[swift-evolution] final + lazy + fileprivate modifiers

Xiaodi Wu xiaodi.wu at gmail.com
Sun Feb 12 14:02:08 CST 2017

If the overwhelming use case is that developers should pick one over the
other primarily because it looks nicer, then blindly click the fix-it when
things stop working, then the distinction between private and fileprivate
is pretty clearly a mere nuisance that doesn't carry its own weight.
On Sun, Feb 12, 2017 at 13:33 Jean-Daniel via swift-evolution <
swift-evolution at swift.org> wrote:

> Le 12 févr. 2017 à 18:24, Chris Lattner via swift-evolution <
> swift-evolution at swift.org> a écrit :
> On Feb 12, 2017, at 8:19 AM, David Hart via swift-evolution <
> swift-evolution at swift.org> wrote:
> *Final*
> Can someone tell me what is the use of 'final' now that we have 'public'
> default to disallowing subclassing in importing modules? I know that
> 'final' has the added constraint of disallowing subclassing in the same
> module, but how useful is that? Does it hold its weight? Would we add it
> now if it did not exist?
> As Matthew says, this is still important.
> *Lazy*
> This one is clearer: if Joe Groff's property behaviors proposal from last
> year is brought forward again, lazy can be demoted from a language keyword
> to a Standard Library property behavior. If Joe or anybody from the core
> team sees this: do we have any luck of having this awesome feature we
> discussed/designed/implemented in the Swift 4 timeframe?
> Sadly, there is no chance to get property behaviors into Swift 4.
> Hopefully Swift 5, but it’s impossible to say right now.
> *Fileprivate*
> I started the discussion early during the Swift 4 timeframe that I regret
> the change in Swift 3 which introduced a scoped private keyword. For me,
> it's not worth the increase in complexity in access modifiers. I was very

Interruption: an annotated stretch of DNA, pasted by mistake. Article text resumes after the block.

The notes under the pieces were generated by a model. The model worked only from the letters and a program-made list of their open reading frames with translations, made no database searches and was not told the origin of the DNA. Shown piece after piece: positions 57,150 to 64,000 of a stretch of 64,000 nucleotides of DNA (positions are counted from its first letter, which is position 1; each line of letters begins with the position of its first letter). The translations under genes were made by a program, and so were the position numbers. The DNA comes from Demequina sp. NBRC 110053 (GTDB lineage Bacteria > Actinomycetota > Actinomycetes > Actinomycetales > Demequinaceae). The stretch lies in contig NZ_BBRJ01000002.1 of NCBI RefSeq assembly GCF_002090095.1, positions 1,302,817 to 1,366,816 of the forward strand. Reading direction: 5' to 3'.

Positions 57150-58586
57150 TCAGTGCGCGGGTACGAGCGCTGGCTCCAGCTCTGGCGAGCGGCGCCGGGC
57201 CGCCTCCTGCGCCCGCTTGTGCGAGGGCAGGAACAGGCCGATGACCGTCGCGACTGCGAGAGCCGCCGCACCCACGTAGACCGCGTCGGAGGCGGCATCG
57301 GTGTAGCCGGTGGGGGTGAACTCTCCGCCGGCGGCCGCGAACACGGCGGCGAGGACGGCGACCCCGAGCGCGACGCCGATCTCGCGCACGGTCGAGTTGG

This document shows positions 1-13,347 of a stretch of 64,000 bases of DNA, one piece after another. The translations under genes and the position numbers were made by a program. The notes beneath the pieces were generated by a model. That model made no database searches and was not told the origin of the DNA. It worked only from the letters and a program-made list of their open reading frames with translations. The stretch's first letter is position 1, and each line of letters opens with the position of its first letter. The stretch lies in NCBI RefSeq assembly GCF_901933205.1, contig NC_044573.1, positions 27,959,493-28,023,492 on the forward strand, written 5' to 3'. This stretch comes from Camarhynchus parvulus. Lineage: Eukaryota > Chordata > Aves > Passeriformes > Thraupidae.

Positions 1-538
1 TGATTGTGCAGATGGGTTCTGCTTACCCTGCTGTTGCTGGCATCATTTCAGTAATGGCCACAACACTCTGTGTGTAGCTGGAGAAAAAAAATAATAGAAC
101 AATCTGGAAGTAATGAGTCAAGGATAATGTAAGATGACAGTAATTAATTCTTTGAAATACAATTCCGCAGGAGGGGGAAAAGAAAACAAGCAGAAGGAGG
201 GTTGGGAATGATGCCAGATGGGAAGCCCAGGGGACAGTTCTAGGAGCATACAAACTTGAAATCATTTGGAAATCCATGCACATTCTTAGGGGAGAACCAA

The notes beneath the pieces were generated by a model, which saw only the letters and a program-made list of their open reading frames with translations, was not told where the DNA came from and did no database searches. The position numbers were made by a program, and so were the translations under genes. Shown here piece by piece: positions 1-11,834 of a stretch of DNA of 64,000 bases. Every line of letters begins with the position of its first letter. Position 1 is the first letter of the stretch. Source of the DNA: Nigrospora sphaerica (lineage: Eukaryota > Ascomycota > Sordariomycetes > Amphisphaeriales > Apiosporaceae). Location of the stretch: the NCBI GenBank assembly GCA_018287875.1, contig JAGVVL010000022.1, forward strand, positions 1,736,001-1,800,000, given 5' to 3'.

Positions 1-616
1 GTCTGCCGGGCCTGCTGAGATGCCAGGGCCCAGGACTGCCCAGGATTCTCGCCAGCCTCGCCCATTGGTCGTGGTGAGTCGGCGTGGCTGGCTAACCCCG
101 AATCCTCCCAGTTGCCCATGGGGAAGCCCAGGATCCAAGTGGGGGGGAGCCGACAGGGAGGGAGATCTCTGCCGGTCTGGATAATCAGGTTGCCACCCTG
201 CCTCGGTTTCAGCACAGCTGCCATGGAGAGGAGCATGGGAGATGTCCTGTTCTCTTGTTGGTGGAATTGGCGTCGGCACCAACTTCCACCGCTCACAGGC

> happy with the file-scope of Swift pre-3. When discussing that, Chris
> Latner mentioned we'd have to wait for Phase 2 to re-discuss it and also
> show proof that people mostly used 'fileprivate' and not the new 'private'
> modifier as proof if we want the proposal to have any weight. Does anybody
> have a good idea for compiling stats from GitHub on this subject? First of
> all, I've always found the GitHub Search quite bad and don't know how much
> it can be trusted. Secondly, because 'private' in Swift 2 and 3 have
> different meanings, a simple textual search might get us wrong results if
> we don't find a way to filter on Swift 3 code.
> I would still like to re-evaluate fileprivate based on information in the
> field.  The theory of the SE-0025 (
> https://github.com/apple/swift-evolution/blob/master/proposals/0025-scoped-access-level.md)
> was that the fileprivate keyword would be used infrequently: this means
> that it would uglify very little code and when it occurred, it would carry
> meaning and significance.
> Infrequent use and significance are orthogonal.
> I still think developers would declare all ivars private (this is less
> ugly and shorter), and then will happily convert them to fileprivate each
> time the compiler will tell them they are not accessible somewhere else in
> the file.
> As the code that try to access that ivar is in the same file anyway, it
> has full knowledge of the implementation details and there is no good
> reason it shouldn’t be able to access the ivar when needed.
> We have a problem with evaluating that theory though: the Swift 2->3
> migrator mechanically changed all instances of private into fileprivate.
> This uglified a ton of code unnecessarily and (even worse) lead programmers
> to think they should use fileprivate everywhere.  Because of this, it is
> hard to look at a random Swift 3 codebase and determine whether SE-0025 is
> working out as intended.
> The best way out of this that I can think of is to add a *warning* to the
> Swift 3.1 or 4 compiler which detects uses of fileprivate that can be
> tightened to “private” and provide a fixit to do the change.  This would be
> similar to how we suggest changing ‘var’ into ‘let’ where possible.  Over
> time, this would have the effect of getting us back to the world we
> intended in SE-0025.
> -Chris
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